Summary: CRC’s Joseph (Jake) Klein interviews Shelby Steele and Eli Steele on their latest movie What Killed Michael Brown? and how liberalism has devastated the black community.
Watch the interview here.
JOSEPH (JAKE) KLEIN: Hi everybody. I’m Jake Klein of the Capital Research Center. You might recognize my voice from a bunch of the animated videos on this channel. I am here with Shelby Steele and Eli Steele, who have a new film What Killed Michael Brown? You can find more about it at whatkilledmichaelbrown.com.
Shelby is a senior fellow at the Hoover Institution. In 2006, he received the Bradley Prize for his contributions to the study of race in America. And in 2004, he was awarded the National Humanities Medal. He has written five books including White Guilt and The Content of Our Character, which received the National Book Critics Circle Award. I’ve read White Guilt, and it’s wonderful. I highly recommend it.
And Eli Steele is an award-winning filmmaker and graduate of Claremont McKenna College and Pepperdine University School of Public Policy. His career highlights include How Jack Became Black, What’s Bugging Seth?, winner of 10 film festivals, and Katrina, an MTV network pilot, which won him the Breakthrough Filmmakers Award. What Killed Michael Brown? marks his first professional collaboration with his father, Shelby Steele.
So first question, how did you guys decide to come together and make this film together?
ELI STEELE: We always kind of wanted to make a movie together. I love the book White Guilt, and I always thought it would be a great movie, in a way, but it’s kind of hard to film. And so we kind of, back and forth, tried to come up with the idea, tried to come up with some kind of platform we’d both be interested in.
And in 2014, when Michael Brown was shot and killed in Ferguson, that was sort of a transformative period, because for the first time we really saw two narratives come out of it. And one was not winning. Normally, you might have what my father calls the political truth, the false narrative, then the reality might come out, and then [false narrative] fades away. But that never happened. The false narrative became the dominant narrative of the shooting. And eventually, it became accepted by almost all the major institutions in America, through colleges, through corporations.
And we were curious, why did this happen? Why was there such a need to believe in this? And many ways Ferguson became the new Selma and people were using that phrase, “It’s the Selma of our time.” And we were kind of like, “No, it’s not.” I mean Selma is a very real thing that happened, a very real fight against oppression. What happened in Ferguson was completely different. And so we wanted to make a movie that would sort of hold up a mirror to America and say, “This is what you did. This is what you created. And why do we do this?”
KLEIN: So, I guess that opens up to the big question of the film What Killed Michael Brown? The implication is that it’s not as simple as we think it is. So what then, in short, without having to watch the whole film, what killed Michael Brown?
SHELBY STEELE: On the broadest level, what killed Michael Brown was the peculiar liberalism that came out of the 1960s. America had just, in 1964, passed the Civil Rights Bill. America had confessed its long, terrible collusion with racism. The men had owned up to slavery, owned up to Jim Crow segregation, owned up to racism in countless forms. It was, at least I believe, an extremely heroic moment. I think that admission, that confession in the mid-’60s was likely America’s greatest moment as a nation—that it could actually own up and admit to that. So it was honorable in every way.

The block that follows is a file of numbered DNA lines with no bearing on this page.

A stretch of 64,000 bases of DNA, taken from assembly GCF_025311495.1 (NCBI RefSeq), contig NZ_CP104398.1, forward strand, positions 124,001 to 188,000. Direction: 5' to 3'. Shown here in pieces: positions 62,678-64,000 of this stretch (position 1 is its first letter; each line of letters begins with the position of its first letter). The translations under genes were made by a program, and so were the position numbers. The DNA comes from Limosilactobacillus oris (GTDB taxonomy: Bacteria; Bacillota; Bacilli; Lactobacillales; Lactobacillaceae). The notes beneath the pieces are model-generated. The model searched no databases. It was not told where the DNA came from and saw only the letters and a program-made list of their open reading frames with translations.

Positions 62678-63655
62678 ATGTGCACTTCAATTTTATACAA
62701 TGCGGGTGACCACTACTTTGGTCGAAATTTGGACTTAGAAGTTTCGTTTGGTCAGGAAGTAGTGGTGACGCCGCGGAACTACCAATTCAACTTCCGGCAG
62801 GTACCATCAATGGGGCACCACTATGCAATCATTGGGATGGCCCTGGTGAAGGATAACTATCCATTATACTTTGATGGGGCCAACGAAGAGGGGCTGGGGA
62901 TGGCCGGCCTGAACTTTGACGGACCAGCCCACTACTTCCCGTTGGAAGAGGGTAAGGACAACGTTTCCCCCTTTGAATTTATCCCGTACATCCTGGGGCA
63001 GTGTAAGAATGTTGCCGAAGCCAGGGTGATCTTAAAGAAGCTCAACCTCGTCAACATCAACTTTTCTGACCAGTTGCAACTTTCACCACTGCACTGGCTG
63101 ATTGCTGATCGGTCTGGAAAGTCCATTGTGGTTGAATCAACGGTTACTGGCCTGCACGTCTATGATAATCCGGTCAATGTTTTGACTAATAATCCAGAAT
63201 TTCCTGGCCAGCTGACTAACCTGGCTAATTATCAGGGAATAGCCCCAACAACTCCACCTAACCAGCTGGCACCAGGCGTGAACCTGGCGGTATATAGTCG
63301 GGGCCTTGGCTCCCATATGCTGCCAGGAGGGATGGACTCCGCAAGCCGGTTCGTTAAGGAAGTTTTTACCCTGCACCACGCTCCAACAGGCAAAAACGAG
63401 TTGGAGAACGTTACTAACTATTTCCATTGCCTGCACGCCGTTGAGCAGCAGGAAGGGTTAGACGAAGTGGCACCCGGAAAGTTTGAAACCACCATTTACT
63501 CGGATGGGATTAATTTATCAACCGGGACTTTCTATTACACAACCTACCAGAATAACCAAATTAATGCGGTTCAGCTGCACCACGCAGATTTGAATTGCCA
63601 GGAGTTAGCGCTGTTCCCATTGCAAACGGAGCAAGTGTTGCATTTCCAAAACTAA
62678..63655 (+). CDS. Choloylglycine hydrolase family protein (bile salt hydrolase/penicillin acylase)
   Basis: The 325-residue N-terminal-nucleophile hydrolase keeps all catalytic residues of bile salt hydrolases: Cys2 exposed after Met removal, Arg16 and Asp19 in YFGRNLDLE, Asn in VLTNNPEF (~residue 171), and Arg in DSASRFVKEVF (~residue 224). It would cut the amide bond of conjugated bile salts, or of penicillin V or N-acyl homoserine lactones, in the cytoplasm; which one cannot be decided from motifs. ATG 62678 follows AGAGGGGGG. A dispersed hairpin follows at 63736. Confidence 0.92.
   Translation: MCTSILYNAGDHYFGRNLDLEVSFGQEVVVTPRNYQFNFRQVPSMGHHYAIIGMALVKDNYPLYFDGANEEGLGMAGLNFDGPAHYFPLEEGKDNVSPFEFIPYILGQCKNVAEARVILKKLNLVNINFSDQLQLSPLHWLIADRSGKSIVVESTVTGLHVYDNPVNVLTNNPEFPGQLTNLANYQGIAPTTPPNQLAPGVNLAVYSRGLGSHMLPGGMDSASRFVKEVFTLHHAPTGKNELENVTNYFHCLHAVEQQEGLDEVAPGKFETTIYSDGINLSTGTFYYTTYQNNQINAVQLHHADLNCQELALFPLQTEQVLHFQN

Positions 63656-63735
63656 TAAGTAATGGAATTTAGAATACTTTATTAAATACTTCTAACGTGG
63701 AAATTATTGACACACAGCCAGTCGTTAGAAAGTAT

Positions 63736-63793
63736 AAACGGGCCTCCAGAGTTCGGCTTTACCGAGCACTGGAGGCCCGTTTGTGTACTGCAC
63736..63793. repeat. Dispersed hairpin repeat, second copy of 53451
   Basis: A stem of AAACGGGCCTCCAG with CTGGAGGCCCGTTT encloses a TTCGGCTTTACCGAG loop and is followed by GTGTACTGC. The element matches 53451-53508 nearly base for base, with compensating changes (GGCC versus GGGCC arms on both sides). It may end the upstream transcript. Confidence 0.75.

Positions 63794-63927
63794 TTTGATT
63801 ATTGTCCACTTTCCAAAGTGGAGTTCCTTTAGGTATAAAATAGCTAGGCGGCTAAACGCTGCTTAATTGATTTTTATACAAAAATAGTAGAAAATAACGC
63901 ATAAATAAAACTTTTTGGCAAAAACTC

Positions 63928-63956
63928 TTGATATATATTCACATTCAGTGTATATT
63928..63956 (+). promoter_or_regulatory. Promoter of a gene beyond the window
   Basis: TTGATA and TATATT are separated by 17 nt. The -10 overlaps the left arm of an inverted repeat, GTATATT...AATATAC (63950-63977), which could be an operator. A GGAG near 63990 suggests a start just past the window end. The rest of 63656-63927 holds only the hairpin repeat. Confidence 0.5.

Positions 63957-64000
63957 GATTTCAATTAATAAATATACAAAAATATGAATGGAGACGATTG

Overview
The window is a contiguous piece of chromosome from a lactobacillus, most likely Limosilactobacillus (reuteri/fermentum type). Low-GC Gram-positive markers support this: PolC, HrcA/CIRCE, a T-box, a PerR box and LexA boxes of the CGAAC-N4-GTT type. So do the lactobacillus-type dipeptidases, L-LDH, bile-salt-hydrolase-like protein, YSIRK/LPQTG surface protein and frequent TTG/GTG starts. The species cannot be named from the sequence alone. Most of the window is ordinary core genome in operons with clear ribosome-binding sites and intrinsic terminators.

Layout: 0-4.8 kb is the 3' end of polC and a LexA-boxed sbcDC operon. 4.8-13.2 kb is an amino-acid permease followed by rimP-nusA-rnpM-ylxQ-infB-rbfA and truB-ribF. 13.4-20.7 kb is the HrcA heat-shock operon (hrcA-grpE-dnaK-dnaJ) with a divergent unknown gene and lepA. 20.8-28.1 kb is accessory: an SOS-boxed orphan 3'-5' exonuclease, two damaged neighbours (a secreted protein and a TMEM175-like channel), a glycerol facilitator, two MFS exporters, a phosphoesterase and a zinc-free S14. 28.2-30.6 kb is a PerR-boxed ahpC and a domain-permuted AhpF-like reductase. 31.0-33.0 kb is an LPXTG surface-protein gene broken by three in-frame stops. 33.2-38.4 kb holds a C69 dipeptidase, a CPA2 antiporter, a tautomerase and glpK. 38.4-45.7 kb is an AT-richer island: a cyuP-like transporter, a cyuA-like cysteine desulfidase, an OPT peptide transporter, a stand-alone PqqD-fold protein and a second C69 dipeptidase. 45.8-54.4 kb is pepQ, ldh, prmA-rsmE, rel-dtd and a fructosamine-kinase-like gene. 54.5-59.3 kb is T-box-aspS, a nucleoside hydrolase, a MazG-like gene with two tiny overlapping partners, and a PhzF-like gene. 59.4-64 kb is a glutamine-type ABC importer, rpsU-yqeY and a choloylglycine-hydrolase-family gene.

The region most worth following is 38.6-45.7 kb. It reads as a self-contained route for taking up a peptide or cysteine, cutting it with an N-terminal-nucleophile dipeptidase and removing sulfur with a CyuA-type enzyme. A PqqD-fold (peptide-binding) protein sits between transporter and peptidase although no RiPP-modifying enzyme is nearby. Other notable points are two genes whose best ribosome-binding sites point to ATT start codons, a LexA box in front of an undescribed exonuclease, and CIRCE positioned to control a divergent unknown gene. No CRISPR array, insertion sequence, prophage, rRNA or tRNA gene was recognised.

But when you confess, you put a sort of clout in the hand of other people [who] can always sort of hit you with it. They can say, “Well, you know you don’t have the moral authority to support this argument, or whatever it is you’re arguing for, because you did this, and by your own admission.”
I think white America’s been in that position ever since, of having to prove its innocence of racism from the 1960s on. I’m old. I grew up in segregation. I know it well. After the mid-’60s the government couldn’t do enough—welfare expanded, the war on poverty came, Great Society, affirmative action, public housing, school busing, you name it. American couldn’t do enough to win back its moral authority and, therefore, its legitimacy as a nation. It worked hard, and it wanted to do that.
So this liberalism was very helpful to whites. It brought back a degree of moral authority. It did absolutely nothing for blacks. It gave them public housing and then destroyed the black family in America. It gave them school busing. It tore up the entire American education system. It gave them welfare that did nothing more than breed dependency.
It’s as though this liberalism was designed to destroy a people, rather than uplift a people. It created the world of public housing and, especially, bad public schools. Michael Brown went to four public schools in four years. So it created a world that put Michael Brown in the position where, on an aimless, hot afternoon, he attacked a white cop and lost his life. So the event, the death of this young teenager was, as we argue, indirectly caused by the breakdown in black America that was the result of this liberalism that destroyed our family life, destroyed our value system, and created a black underclass. Michael was a part of that.
So ours is a critique of American culture during this period.
In the next installment of “What Killed Michael Brown?,” they trace current problems back to the 1960s.